Today, more than 150 years after the first photo was taken, the East Portico does not appear to have changed much. However, it actually underwent a major expansion starting in 1958, when a new portico was built 32 feet 6 inches in front of the old one. Aside from being built of marble, as opposed to the sandstone of the original walls, this new portico was essentially a duplicate. The old walls remain intact inside the building, although the original columns were removed and now stand in the National Arboretum. The 1958 renovations also involved the removal of two statues that once flanked the east steps. On the left, mostly hidden from view in the first photo, was Luigi Persico’s Discovery of America, and on the right was Horatio Greenough’s The Rescue. Both of these statues featured particularly unflattering depictions of Native Americans, and neither have been put on public display since then.

The other significant addition to this part of the Capitol occurred in the early 2000s, when the Capitol Visitor Center was constructed here. Consisting of 580,000 square feet of floor space on three floors, this massive expansion is almost entirely hidden from view in this scene, as it is located directly under the plaza in front of the East Portico. From this angle, the only visible signs of this underground complex are several skylights, including one on the far left side of the scene.

Calvin Coolidge and Allen Treadway at Plymouth, Vermont

Congressman Allen T. Treadway presenting two rakes to President Calvin Coolidge at the Coolidge Homestead in Plymouth, Vermont on August 19, 1924.  Photo courtesy of Boston Public Library, Leslie Jones Collection.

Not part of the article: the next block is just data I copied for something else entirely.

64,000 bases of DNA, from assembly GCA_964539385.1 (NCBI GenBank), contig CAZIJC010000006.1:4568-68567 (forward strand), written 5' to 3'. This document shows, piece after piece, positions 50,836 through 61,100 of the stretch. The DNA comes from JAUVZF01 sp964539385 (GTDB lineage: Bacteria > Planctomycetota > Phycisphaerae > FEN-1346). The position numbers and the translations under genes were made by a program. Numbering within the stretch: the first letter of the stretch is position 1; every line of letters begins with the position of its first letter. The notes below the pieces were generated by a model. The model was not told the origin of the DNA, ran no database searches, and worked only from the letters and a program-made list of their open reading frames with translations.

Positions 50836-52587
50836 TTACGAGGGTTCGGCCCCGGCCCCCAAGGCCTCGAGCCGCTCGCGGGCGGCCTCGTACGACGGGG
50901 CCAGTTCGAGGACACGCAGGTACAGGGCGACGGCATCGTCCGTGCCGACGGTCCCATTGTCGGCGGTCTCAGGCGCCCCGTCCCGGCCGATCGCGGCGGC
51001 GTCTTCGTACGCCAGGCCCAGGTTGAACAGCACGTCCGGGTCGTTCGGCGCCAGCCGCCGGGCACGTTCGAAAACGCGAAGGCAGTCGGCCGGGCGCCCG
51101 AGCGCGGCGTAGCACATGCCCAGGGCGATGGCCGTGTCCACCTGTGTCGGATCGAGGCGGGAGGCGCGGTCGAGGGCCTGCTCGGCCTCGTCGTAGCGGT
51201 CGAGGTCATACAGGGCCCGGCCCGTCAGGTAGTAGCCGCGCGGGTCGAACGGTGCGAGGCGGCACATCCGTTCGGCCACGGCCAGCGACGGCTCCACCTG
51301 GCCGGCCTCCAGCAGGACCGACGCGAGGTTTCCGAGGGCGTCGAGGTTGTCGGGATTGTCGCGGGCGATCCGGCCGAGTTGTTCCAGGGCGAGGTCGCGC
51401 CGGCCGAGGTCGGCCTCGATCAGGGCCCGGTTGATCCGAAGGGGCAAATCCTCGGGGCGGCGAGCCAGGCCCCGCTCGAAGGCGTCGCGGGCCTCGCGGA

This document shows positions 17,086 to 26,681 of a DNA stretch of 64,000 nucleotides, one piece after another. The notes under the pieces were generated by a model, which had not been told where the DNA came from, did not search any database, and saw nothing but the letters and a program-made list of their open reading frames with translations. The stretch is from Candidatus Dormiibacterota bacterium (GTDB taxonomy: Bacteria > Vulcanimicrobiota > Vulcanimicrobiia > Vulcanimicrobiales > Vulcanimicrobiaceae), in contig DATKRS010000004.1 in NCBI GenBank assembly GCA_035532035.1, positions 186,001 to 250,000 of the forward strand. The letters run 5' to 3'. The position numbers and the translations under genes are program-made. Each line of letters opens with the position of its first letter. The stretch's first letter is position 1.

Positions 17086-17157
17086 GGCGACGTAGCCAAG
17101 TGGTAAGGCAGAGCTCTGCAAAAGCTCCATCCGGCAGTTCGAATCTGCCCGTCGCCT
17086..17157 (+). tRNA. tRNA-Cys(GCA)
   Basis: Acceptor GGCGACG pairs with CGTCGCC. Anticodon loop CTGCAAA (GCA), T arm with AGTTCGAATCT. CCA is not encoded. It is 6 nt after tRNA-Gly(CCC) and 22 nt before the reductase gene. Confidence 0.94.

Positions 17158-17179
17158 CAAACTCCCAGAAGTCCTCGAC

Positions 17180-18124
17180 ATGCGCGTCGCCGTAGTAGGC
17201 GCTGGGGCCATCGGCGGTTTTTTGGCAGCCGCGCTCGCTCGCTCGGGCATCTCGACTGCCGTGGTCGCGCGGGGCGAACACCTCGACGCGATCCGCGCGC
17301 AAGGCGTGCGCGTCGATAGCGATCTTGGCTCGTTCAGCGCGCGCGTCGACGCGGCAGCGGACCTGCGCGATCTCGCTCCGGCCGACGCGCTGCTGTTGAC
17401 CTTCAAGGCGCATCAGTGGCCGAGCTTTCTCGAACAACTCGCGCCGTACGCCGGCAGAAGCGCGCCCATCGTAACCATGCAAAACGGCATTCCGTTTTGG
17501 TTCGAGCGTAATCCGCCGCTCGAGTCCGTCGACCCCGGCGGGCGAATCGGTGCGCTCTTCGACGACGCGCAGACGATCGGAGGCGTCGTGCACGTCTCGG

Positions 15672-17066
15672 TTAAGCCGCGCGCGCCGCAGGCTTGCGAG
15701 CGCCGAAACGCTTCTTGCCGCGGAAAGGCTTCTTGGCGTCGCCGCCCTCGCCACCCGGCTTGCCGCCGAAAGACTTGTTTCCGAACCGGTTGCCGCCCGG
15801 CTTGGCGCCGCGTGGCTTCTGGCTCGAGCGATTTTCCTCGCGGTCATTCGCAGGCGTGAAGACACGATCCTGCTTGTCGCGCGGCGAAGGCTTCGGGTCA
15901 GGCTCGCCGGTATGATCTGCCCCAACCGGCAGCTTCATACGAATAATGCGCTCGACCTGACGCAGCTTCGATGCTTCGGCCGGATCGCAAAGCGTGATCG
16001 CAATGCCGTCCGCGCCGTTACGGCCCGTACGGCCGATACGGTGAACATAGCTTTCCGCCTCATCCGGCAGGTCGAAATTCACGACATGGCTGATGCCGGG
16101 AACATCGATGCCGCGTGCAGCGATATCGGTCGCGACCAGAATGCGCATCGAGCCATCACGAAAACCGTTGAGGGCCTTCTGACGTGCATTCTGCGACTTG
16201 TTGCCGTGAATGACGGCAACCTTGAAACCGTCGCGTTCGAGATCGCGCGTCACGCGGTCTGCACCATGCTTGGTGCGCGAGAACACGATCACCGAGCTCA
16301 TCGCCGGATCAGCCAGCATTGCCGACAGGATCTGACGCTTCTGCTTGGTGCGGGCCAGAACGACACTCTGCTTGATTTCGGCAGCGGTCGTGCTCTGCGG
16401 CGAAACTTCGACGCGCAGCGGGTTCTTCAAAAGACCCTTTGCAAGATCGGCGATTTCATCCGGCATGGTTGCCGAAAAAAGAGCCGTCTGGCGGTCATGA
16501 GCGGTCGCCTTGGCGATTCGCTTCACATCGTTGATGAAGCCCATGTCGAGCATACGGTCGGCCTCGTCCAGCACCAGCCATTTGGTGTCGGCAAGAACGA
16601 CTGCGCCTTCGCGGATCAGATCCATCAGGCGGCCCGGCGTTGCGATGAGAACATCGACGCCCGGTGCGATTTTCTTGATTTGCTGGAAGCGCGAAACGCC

The scene in 2014:


I’m not quite sure what’s going on in this first scene.  I understand that Congressman Allen Treadway is giving two hand-carved rakes to President Coolidge, but I’m not entirely sure why.  Film of this ceremony can be seen at the beginning of this video.

Congressman Treadway represented the First Massachusetts District from 1913 until 1945, and before that he was the President of the Massachusetts Senate from 1909-1911, three years before Coolidge himself would hold the same position.  They never actually served together in the Senate; Treadway left just before Coolidge started, but like Coolidge he was a Republican from Massachusetts and fellow graduate of Amherst College.

Coolidge Family at Plymouth, Vermont (2)

Calvin, Grace, and John Coolidge at the Coolidge Homestead in Plymouth, Vermont, probably in August, 1924. Photo courtesy of Boston Public Library, Leslie Jones Collection.


The scene in 2014:


In the 1924 scene, President Calvin Coolidge and First Lady Grace Coolidge are walking toward their car, with their son John walking behind them.  It’s the same car as the one in this post, but it doesn’t appear to be taken at the same time as that one, since all of them are wearing different clothing.  I don’t know where they are heading, but probably not anywhere too formal, given that John is wearing overalls.  Today, the scene hasn’t changed much, although sadly there are no antique cars parked in front of the house anymore.